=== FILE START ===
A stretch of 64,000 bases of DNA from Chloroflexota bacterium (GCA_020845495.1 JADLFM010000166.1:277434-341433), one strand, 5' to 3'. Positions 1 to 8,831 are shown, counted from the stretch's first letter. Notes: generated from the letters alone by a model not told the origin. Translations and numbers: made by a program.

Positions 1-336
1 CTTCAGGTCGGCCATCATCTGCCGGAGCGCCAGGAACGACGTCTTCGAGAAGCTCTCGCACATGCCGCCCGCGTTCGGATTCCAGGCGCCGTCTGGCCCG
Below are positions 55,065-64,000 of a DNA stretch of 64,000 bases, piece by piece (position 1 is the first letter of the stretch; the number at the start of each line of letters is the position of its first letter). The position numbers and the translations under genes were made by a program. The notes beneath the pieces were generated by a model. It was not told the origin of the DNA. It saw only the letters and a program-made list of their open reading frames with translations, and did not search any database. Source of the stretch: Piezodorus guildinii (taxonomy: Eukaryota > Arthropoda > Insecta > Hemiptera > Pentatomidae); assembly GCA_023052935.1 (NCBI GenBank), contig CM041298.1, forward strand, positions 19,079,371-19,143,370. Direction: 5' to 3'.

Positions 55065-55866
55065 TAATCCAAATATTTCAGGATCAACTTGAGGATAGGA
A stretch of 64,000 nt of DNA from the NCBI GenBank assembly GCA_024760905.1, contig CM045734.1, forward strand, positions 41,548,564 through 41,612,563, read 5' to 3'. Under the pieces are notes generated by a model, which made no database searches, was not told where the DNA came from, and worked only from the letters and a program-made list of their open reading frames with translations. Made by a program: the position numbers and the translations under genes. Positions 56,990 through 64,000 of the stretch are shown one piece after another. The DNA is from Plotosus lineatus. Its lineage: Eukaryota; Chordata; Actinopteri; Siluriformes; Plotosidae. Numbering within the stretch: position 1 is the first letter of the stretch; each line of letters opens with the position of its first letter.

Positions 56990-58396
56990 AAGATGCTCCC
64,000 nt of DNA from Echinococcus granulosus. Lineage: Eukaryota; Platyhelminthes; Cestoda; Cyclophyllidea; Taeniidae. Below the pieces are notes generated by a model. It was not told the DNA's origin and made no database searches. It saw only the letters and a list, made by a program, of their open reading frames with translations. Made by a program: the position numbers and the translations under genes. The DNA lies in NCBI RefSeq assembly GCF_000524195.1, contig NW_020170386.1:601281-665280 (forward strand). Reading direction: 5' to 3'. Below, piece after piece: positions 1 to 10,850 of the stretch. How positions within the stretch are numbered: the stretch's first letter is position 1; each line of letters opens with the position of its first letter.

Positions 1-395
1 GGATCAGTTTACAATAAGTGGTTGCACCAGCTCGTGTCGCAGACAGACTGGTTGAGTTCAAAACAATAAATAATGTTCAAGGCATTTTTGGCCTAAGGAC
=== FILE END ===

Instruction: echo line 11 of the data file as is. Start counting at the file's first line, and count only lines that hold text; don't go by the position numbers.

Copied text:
Positions 1-395